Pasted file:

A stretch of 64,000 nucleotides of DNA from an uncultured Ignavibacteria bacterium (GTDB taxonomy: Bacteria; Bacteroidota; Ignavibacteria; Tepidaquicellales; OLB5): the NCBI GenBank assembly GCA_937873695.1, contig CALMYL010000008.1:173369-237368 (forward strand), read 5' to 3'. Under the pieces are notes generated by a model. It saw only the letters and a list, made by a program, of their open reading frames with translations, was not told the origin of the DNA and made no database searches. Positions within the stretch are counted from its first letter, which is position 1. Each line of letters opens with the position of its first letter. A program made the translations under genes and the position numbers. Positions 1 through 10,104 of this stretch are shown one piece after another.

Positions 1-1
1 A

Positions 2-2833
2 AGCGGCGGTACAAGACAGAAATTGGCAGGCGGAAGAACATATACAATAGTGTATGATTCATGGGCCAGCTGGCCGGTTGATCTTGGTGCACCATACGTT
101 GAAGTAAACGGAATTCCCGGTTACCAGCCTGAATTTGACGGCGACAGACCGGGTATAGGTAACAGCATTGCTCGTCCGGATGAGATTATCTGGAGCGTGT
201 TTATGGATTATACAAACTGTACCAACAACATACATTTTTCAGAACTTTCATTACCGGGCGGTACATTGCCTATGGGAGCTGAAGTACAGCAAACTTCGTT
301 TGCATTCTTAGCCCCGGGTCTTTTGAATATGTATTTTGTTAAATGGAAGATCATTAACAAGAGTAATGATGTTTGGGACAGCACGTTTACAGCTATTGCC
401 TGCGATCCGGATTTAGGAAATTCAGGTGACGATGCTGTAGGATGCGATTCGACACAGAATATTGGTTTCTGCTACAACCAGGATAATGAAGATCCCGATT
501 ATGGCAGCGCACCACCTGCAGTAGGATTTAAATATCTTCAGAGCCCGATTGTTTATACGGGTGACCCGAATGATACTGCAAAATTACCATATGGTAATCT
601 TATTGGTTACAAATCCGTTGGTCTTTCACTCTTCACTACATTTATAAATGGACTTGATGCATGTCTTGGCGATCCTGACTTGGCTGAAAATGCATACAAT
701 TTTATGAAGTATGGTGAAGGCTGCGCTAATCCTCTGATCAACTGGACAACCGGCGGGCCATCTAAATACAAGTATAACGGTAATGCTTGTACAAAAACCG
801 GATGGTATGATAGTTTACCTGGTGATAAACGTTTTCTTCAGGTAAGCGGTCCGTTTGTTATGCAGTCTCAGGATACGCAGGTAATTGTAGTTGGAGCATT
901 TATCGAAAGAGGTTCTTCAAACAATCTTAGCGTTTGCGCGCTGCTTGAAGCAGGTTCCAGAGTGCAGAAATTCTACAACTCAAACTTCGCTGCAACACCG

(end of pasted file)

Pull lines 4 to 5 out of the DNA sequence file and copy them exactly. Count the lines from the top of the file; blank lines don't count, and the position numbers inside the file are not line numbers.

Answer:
Positions 2-2833
2 AGCGGCGGTACAAGACAGAAATTGGCAGGCGGAAGAACATATACAATAGTGTATGATTCATGGGCCAGCTGGCCGGTTGATCTTGGTGCACCATACGTT